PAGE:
“Judge John F. Keenan of United States District Court for the Southern District of New York wrote that climate change must be addressed by the executive branch and Congress, not by the courts. While climate change ‘is a fact of life,’ Judge Keenan wrote, ‘the serious problems caused thereby are not for the judiciary to ameliorate. Global warming and solutions thereto must be addressed by the two other branches of government.'” Not only was Mayor De Blasio’s widely publicized suit pre-empted by the Clean Air Act, but demands for transnational change are the province of U.S. foreign policy rather than courts [John Schwartz, New York Times] Less than a month ago federal judge William Alsup threw out climate suits by San Francisco and Oakland. Suits of this sort, based on theories of public nuisance law, “have generally been considered long shots.”

I wish some people who ought to know better would stop trying to dress up this sort of legal action as somehow in the historical mainstream of Hayekian common law vindication of private rights. It isn’t, not by a long stretch. It’s an exercise in attempted legislation through the courts.

Climate change litigation roundup

  • Wearing two hats: mayor of Imperial Beach, Calif. suing oil companies is also with an environmentalist group [Ben Wolfgang, Washington Times] “Cross Examination Is Going To Be Brutal” given local officials’ earlier statements [Karen Kidd, Forbes, citing Richard Epstein]
  • Municipalities’ suits ignore important goal of California law “that emissions should be reduced, not simply shifted out of state due to high costs and burdensome regulations” [Dorothy Rothrock (CMTA), Sacramento Bee]
  • Washington Legal Foundation webinar on public nuisance suits with Richard Faulk of Davis Wright Tremaine LLP and Neil Merkl of Kelley Drye & Warren LLP;
  • “Schwarzenegger to Sue Big Oil for ‘First Degree Murder’” [Edward Isaac-Dovere, Politico]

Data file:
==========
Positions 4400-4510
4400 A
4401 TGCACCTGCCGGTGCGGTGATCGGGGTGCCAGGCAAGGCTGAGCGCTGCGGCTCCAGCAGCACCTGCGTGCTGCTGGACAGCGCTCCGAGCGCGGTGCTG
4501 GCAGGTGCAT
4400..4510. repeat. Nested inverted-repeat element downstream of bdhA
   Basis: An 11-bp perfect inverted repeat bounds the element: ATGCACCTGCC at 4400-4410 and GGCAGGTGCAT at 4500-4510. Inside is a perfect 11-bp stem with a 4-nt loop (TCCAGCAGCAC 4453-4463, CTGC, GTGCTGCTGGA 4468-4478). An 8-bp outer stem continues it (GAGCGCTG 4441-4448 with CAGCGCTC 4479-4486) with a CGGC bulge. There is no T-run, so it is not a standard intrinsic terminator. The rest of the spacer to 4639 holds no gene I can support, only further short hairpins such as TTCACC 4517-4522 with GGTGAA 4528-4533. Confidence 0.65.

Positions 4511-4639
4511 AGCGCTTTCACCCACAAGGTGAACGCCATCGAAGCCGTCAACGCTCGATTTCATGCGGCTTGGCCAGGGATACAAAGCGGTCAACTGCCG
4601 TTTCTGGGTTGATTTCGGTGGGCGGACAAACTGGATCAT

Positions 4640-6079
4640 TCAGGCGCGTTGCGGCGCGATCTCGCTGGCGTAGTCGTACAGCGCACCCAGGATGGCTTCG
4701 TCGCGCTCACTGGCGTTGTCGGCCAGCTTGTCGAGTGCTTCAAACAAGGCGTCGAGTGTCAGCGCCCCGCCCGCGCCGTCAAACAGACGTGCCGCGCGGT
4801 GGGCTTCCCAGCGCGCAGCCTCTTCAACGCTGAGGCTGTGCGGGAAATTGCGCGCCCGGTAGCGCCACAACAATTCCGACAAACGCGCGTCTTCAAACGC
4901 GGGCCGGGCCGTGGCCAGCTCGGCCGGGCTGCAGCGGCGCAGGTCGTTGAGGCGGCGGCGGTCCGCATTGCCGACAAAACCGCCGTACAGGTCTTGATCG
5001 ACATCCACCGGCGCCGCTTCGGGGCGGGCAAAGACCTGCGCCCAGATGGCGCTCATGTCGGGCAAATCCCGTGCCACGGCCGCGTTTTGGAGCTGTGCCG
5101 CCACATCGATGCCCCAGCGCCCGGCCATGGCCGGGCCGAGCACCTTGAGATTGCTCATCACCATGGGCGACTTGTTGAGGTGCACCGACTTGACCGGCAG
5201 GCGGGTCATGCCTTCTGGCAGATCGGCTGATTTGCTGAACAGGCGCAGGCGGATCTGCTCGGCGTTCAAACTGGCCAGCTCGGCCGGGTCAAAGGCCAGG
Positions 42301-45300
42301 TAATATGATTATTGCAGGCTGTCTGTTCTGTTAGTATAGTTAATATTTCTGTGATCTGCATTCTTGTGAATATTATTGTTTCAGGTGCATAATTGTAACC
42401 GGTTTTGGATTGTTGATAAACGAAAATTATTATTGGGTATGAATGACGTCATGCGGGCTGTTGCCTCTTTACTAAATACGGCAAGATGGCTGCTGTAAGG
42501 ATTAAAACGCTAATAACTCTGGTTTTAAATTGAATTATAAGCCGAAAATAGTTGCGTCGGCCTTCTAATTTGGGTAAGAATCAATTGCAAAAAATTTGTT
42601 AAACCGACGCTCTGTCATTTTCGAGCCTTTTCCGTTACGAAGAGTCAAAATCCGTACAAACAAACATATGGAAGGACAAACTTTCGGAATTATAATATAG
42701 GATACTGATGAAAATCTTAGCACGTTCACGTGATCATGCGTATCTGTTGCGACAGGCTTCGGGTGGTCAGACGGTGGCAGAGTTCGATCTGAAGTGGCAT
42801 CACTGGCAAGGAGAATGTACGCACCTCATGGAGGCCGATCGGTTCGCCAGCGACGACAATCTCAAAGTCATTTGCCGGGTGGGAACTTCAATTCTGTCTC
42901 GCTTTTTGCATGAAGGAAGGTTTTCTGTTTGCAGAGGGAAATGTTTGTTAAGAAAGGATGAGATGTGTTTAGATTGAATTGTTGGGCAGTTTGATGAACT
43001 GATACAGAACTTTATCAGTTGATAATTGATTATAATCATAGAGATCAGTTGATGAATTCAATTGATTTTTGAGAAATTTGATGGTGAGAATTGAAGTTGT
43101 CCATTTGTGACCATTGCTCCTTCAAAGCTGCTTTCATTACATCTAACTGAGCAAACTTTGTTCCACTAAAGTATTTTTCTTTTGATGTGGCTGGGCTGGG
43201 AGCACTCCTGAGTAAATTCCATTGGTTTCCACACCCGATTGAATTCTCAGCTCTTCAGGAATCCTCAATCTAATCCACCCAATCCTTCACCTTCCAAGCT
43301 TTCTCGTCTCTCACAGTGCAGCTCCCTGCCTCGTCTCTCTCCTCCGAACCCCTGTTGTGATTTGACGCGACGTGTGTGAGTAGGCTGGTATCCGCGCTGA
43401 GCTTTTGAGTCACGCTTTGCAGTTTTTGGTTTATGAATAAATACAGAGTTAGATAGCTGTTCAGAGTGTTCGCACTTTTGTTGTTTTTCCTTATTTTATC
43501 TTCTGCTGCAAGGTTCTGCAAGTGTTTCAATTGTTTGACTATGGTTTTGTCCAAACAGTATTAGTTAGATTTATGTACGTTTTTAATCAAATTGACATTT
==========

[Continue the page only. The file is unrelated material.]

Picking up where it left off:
• “What is a non-mood-affiliated way to get up to speed on climate change issues?” [Tyler Cowen and commenters; brief Cowen explainer on mood affiliation]
  • “Whether it is lawsuits against opioid manufacturers or lawsuits against oil companies, public policy should be crafted in the statehouse, not the courthouse.” [David Yates, Southeast Texas Record]

September 23 roundup

Megan McArdle: “Lead paint verdict sets dangerous precedent”

The Bloomberg View columnist discusses the new ruling by a California state judge that companies that once made lead paint, and their successors, owe a billion dollars plus to California counties and cities over marketing of lead paint as long ago as the 1920s and earlier. I’m quoted:

As Walter Olson of the Cato Institute noted to me in an e-mail, “Many of the key business decisions being sued over took place closer to Abraham Lincoln’s time than to our own, and if the companies had gone to twenty leading lawyers of the day and asked, `could this ever lead to nuisance liability under such-and-such facts’ would have been told `of course not.'” Can you really sue a company for doing something that was well within the law? Or, as in one case, a company that bought a company that did something that was well within the law? As Olson points out, “when ConAgra bought Beatrice Foods, most business observers never even realized there was the tiny sliver of a paint company in there among the household food brands, but that one little sliver of successor liability could far exceed the then-value of all the rest.”

More from @Popehat on Twitter: “My wrongful death suit against Mongolia for Genghis Khan’s crimes against my ancestors moves forward!”

“Is Big Caffeine the Next Target?”

Tim Sandefur asks this only half-facetiously as he reviews mass torts. Of course, as a must-read comment letter to FASB (via the indispensable Beck/Herrmann) submitted by six pharmaceutical companies notes, “A mass tort occurs when the plaintiffs’ bar decides to invest in it.”